PART I: Drawing up the Battle Lines; Introduction; 1. Hollywood and the Union Question; 2. The War Years, 1939-1945; 3. Hollywood Strikes, the Right Strikes Back; PART II: From the hot war to the Cold War; 4. The Hearings of 1947; 5. None Shall Escape: the Hearings of 1951-1953; 6. The anti-Communist Crusade on the Screen; 7. Life (and death) on the Blacklist; Conclusion.

About the Author

Reynold Humphries is Professor of Film Studies at the University of Lille III.

Reviews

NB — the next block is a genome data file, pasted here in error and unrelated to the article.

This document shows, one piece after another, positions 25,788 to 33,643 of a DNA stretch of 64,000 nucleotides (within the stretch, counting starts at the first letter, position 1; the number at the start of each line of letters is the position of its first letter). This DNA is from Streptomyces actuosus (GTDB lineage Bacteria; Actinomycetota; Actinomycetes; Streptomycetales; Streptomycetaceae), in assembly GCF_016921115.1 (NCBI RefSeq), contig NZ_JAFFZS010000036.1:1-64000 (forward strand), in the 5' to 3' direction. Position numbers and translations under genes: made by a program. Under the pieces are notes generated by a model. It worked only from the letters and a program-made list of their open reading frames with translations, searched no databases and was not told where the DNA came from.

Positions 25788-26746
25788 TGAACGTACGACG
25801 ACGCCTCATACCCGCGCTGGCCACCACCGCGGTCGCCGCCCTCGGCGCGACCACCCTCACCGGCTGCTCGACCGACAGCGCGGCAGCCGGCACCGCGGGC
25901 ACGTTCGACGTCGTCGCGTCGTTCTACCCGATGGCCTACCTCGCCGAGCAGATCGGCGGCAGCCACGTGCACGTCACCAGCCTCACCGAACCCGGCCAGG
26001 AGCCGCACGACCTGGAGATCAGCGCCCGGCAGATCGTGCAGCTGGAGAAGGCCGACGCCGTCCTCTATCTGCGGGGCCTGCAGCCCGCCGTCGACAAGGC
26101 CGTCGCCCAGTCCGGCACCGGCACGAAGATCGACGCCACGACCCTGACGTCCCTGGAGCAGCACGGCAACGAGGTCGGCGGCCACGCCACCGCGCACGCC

Reynold Humphries' Hollywood's Blacklists provides a comprehensive examination of the historical and political ramifications of the blacklisting process and of Communism in the motion picture industry. His section on 'The Background' initially sets up just this, making the debate and dispute accessible even to those not au fait with such knowledge. This section is informative, contextual, and details the inception of these antagonisms as originating in 27 October 1947. This date signalled the day in which screenwriter John Howard Lawson was interrogated by the House Committee on Un-American Activities (HUAC) over his possible affiliations with Communism. The etymology of the term of the 'blacklist' in Humphries's context--which is used as a focal point in the title--is depicted as directly stemming from these actions in October 1947; Humphries summarizes: 'the Ten being charged with and finally convicted of contempt of Congress for refusing to answer the Committee's questions. This refusal and the ensuing condemnation resulted in their employers, the various Hollywood studios, dismissing them in a statement making it clear that Hollywood would no longer wittingly hire known Communists in any capacity. Thus was created the blacklist.' (1) This is used as a departure point, in conjunction with its infiltration into and ramifications of the various facets and relationships in the industry, class and race, depression, cold war, 1950s acts of violence against Communist unionists and political change, which are set up here and will be expanded upon in subsequent chapters. Part I, titled 'Drawing up the Battle Lines' is also split into accessible sub-sections. As befits an initial chapter and a point of departure for further analyses, the Introduction to this part comprises many sections; the first is entitled 'The Presidency of Franklin Delano Roosevelt'. This considers his election in 1932 and 'the New Deal', which was to combat the effects of both the 1929 Wall Street Crash and its attendant Depression, and the convergent reactions to these initiatives; those who were against 'the New Deal' perceived it as having distinctly Communistic affiliations. The Introduction then moves on to 'The 'Negro Question" and examines racism and its relation to Hollywood, using the 1936 film The Black Legion--with its attack on the Klu Klux Klan--as a initial point in which to scrutinize the racist tensions inherent within Hollywood. Humphries states that "Red propaganda' meant 'defending the constitutional rights of Negroes" (11) and comments on the 'crucial [...] role of the South' (11). 'The Apostles of Hate and the Question of Anti-Semitism' follows on from and extends the book's investigation into Hollywood and the hatred and persecution against individuals or groups perceived as 'other'. The extensive final sub-section on 'Fascism, Anti-Fascism and the Liberal-Communist Alliance' again returns to '[t]he attraction of fascism for a number of Hollywood stars and studio moguls' (15). This sub-section positions the debate and the previously mentioned disjunctions within history up until the execution of the Rosenbergs in 1953. Chapter One of Part I concentrates on 'Hollywood and the Union Question' and how '[t]he question of unions in general and Hollywood unions in particular is a vast and [recurring] complex matter' (27). Humphries states that '[i]t was the creation of a union that sowed the seeds of the antagonisms, conflicts and trench warfare that characterised the relations not only between studios and employees in Hollywood but also between unions.' (27) These complexities regarding unions are minutely detailed and culminate with the USA's entry into war with Japan in December 1941. Chapter Two--'The War Years, 1939-1945'--then enlarges Humphries' contention that '[i]f Americans were united from 1941 to 1945, films made in the period 1938-40 showed that anti-Fascism brought together film-makers of very different political opinions.' (40) Two controversial films, Blockade (1938) and Confessions of a Nazi Spy are then examined before moving on to reactions toward Milton Krims's two anti-Communist films: The Iron Curtain and One Minute to Zero. Also considered are The Man I Married (dir. Irving Pichel, 1940), The Most Dangerous Game (co-dir. Irving Pichel, 1932), and Colonel Effingham's Raid (1945). Additionally, Three Comrades (dir. Frank Borzage, 1938), The Mortal Storm (dir. Frank Borzage, 1940) and Four Sons (1940) are discussed. John Howard Lawson and Lester Cole's work are then looked at among and alongside others. The final chapter of Part I is indicative of a subversive new order and is titled 'Hollywood Strikes, the Right Strikes Back'. This title refers to the aggressive strikes relating to Warner Brothers in 1945-6 and the consequent right-wing backlash within the industry which reverberated outwards. Part II, titled, "From the Hot War to the Cold War" shifts the focus and moves the argument along. Chapter Four concentrates specifically on "The Hearings of 1947" and the events in Washington in October of that year which served to "usher in a period of fear, betrayal and a concerted attack on civil liberties" (77). This is sub-divided into "Opening Remarks," "The Hearings," and "The Aftermath" which ends with the fact that these '[h]earings and extreme changes had taken place nationally and internationally between 1947 and 1950'(101). The consequences of the Hearings are being discussed in the following chapter, "None Shall Escape: The Hearings of 1951-1953." "The Anti-Communist Crusade on the Screen" opens with and then continues a thorough consideration of the symbolic status of director Edward Dmytryk and writer and director Elia Kazan as well as their testimonies. The final main chapter--"Life (and Death) on the Blacklist"-- includes multiple films and mentions the 1987 documentary, Legacy of the Blacklist in addition to remarking on those who died while on the blacklist. Finally, the Conclusion, is a culmination of the previous chapters, including a wide-ranging and large bibliography. It links the arguments of the book to today by embedding contemporary [2008] American events and politics. Humphries's book is insightful and innovative in its approach. The author's readings of films as presented in Hollywood's Blacklists testify to his admirable critical acumen and encourage readers to explore further the historical period along the lines staked out in his book. Owing to the interdisciplinary character of his interpretations, Humphries's book will be useful to readers interested in contemporary film studies and to those interested in American cultural studies. Kate Watson, Postgraduate Tutor, School of English, Communication and Philosophy, Cardiff University. Kate Watson on Reynold Humphries' Hollywood's Blacklists A", European Journal of American Studies, Reviews 2008, [Online], article 6, put online Dec. 01, 2008. URL : http://ejas.revues.org/document3533.html. Consulted on Apr. 08, 2010. -- Kate Watson European Journal of American Studies Hollywood's Blacklists is an elegant study of the florid anti-Communist repression of the American film industry as this affected the lives of the victims and the content of Hollywood films. But it is also living history, a history that comes back to haunt us in a time when the "terrorist" is inserted into the role of Satan in the wake of communism's collapse. Because the persecutory beast was never put down then, it arises anew, and we see all the same themes replayed in different costumes and sets. Reynold Humphries has not only, then, written a fine history, but also a cautionary tale for a new epoch of reactionary repression. Joel Kovel, author of Red-Hunting in the Promised Land -- Joel Kovel, author of Red-Hunting in the Promised Land Humphries's book is insightful and innovative in its approach. The author's readings of films as presented in Hollywood's Blacklists testify to his admirable critical acumen and encourage readers to explore further the historical period along the lines staked out in his book. Owing to the interdisciplinary character of his interpretations, Humphries's book will be useful to readers interested in contemporary film studies and to those interested in American cultural studies. -- Kate Watson European Journal of American Studies Hollywood's Blacklists is an invigorating piece of political and cultural history. This well-written and thoroughly researched book provides excellent insight into one of the most turbulent time periods of American history... an exceptional resource. -- Thomas Salek, New York University Screening the Past The book is written with passion and insight, based on solid research and a strong understanding of film. It is all a reader can ask. -- University of Missouri-Kansas City Gregory D. Black American Studies Journal The finest overview currently in print, of the blacklist era... He also provides one of the best explanations this reviewer has read of the tactics the Hollywood Ten used at 1947 hearings and how their behavior before the House Un-American Activities Committee led many of their supporters to abandon them. The endnotes are excellent. Summing Up: Essential. All readers. -- M. D. Whitlatch, Buena Vista University Choice The finest overview currently in print of the blacklist era. -- M. D. Whitlatch, Buena Vista University Choice Reynold Humphries' Hollywood's Blacklists provides a comprehensive examination of the historical and political ramifications of the blacklisting process and of Communism in the motion picture industry. His section on 'The Background' initially sets up just this, making the debate and dispute accessible even to those not au fait with such knowledge. This section is informative, contextual, and details the inception of these antagonisms as originating in 27 October 1947. This date signalled the day in which screenwriter John Howard Lawson was interrogated by the House Committee on Un-American Activities (HUAC) over his possible affiliations with Communism. The etymology of the term of the 'blacklist' in Humphries's context--which is used as a focal point in the title--is depicted as directly stemming from these actions in October 1947; Humphries summarizes: 'the Ten being charged with and finally convicted of contempt of Congress for refusing to answer the Committee's questions. This refusal and the ensuing condemnation resulted in their employers, the various Hollywood studios, dismissing them in a statement making it clear that Hollywood would no longer wittingly hire known Communists in any capacity. Thus was created the blacklist.' (1) This is used as a departure point, in conjunction with its infiltration into and ramifications of the various facets and relationships in the industry, class and race, depression, cold war, 1950s acts of violence against Communist unionists and political change, which are set up here and will be expanded upon in subsequent chapters. Part I, titled 'Drawing up the Battle Lines' is also split into accessible sub-sections. As befits an initial chapter and a point of departure for further analyses, the Introduction to this part comprises many sections; the first is entitled 'The Presidency of Franklin Delano Roosevelt'. This considers his election in 1932 and 'the New Deal', which was to combat the effects of both the 1929 Wall Street Crash and its attendant Depression, and the convergent reactions to these initiatives; those who were against 'the New Deal' perceived it as having distinctly Communistic affiliations. The Introduction then moves on to 'The 'Negro Question" and examines racism and its relation to Hollywood, using the 1936 film The Black Legion--with its attack on the Klu Klux Klan--as a initial point in which to scrutinize the racist tensions inherent within Hollywood. Humphries states that "Red propaganda' meant 'defending the constitutional rights of Negroes" (11) and comments on the 'crucial [...] role of the South' (11). 'The Apostles of Hate and the Question of Anti-Semitism' follows on from and extends the book's investigation into Hollywood and the hatred and persecution against individuals or groups perceived as 'other'. The extensive final sub-section on 'Fascism, Anti-Fascism and the Liberal-Communist Alliance' again returns to '[t]he attraction of fascism for a number of Hollywood stars and studio moguls' (15). This sub-section positions the debate and the previously mentioned disjunctions within history up until the execution of the Rosenbergs in 1953. Chapter One of Part I concentrates on 'Hollywood and the Union Question' and how '[t]he question of unions in general and Hollywood unions in particular is a vast and [recurring] complex matter' (27). Humphries states that '[i]t was the creation of a union that sowed the seeds of the antagonisms, conflicts and trench warfare that characterised the relations not only between studios and employees in Hollywood but also between unions.' (27) These complexities regarding unions are minutely detailed and culminate with the USA's entry into war with Japan in December 1941. Chapter Two--'The War Years, 1939-1945'--then enlarges Humphries' contention that '[i]f Americans were united from 1941 to 1945, films made in the period 1938-40 showed that anti-Fascism brought together film-makers of very different political opinions.' (40) Two controversial films, Blockade (1938) and Confessions of a Nazi Spy are then examined before moving on to reactions toward Milton Krims's two anti-Communist films: The Iron Curtain and One Minute to Zero. Also considered are The Man I Married (dir. Irving Pichel, 1940), The Most Dangerous Game (co-dir. Irving Pichel, 1932), and Colonel Effingham's Raid (1945). Additionally, Three Comrades (dir. Frank Borzage, 1938), The Mortal Storm (dir. Frank Borzage, 1940) and Four Sons (1940) are discussed. John Howard Lawson and Lester Cole's work are then looked at among and alongside others. The final chapter of Part I is indicative of a subversive new order and is titled 'Hollywood Strikes, the Right Strikes Back'. This title refers to the aggressive strikes relating to Warner Brothers in 1945-6 and the consequent right-wing backlash within the industry which reverberated outwards. Part II, titled, "From the Hot War to the Cold War" shifts the focus and moves the argument along. Chapter Four concentrates specifically on "The Hearings of 1947" and the events in Washington in October of that year which served to "usher in a period of fear, betrayal and a concerted attack on civil liberties" (77). This is sub-divided into "Opening Remarks," "The Hearings," and "The Aftermath" which ends with the fact that these '[h]earings and extreme changes had taken place nationally and internationally between 1947 and 1950'(101). The consequences of the Hearings are being discussed in the following chapter, "None Shall Escape: The Hearings of 1951-1953." "The Anti-Communist Crusade on the Screen" opens with and then continues a thorough consideration of the symbolic status of director Edward Dmytryk and writer and director Elia Kazan as well as their testimonies. The final main chapter--"Life (and Death) on the Blacklist"-- includes multiple films and mentions the 1987 documentary, Legacy of the Blacklist in addition to remarking on those who died while on the blacklist. Finally, the Conclusion, is a culmination of the previous chapters, including a wide-ranging and large bibliography. It links the arguments of the book to today by embedding contemporary [2008] American events and politics. Humphries's book is insightful and innovative in its approach. The author's readings of films as presented in Hollywood's Blacklists testify to his admirable critical acumen and encourage readers to explore further the historical period along the lines staked out in his book. Owing to the interdisciplinary character of his interpretations, Humphries's book will be useful to readers interested in contemporary film studies and to those interested in American cultural studies. Kate Watson, Postgraduate Tutor, School of English, Communication and Philosophy, Cardiff University. Kate Watson on Reynold Humphries' Hollywood's Blacklists A", European Journal of American Studies, Reviews 2008, [Online], article 6, put online Dec. 01, 2008. URL : http://ejas.revues.org/document3533.html. Consulted on Apr. 08, 2010. Hollywood's Blacklists is an elegant study of the florid anti-Communist repression of the American film industry as this affected the lives of the victims and the content of Hollywood films. But it is also living history, a history that comes back to haunt us in a time when the "terrorist" is inserted into the role of Satan in the wake of communism's collapse. Because the persecutory beast was never put down then, it arises anew, and we see all the same themes replayed in different costumes and sets. Reynold Humphries has not only, then, written a fine history, but also a cautionary tale for a new epoch of reactionary repression. Joel Kovel, author of Red-Hunting in the Promised Land Humphries's book is insightful and innovative in its approach. The author's readings of films as presented in Hollywood's Blacklists testify to his admirable critical acumen and encourage readers to explore further the historical period along the lines staked out in his book. Owing to the interdisciplinary character of his interpretations, Humphries's book will be useful to readers interested in contemporary film studies and to those interested in American cultural studies. Hollywood's Blacklists is an invigorating piece of political and cultural history. This well-written and thoroughly researched book provides excellent insight into one of the most turbulent time periods of American history... an exceptional resource. The book is written with passion and insight, based on solid research and a strong understanding of film. It is all a reader can ask. The finest overview currently in print, of the blacklist era... He also provides one of the best explanations this reviewer has read of the tactics the Hollywood Ten used at 1947 hearings and how their behavior before the House Un-American Activities Committee led many of their supporters to abandon them. The endnotes are excellent. Summing Up: Essential. All readers. The finest overview currently in print of the blacklist era.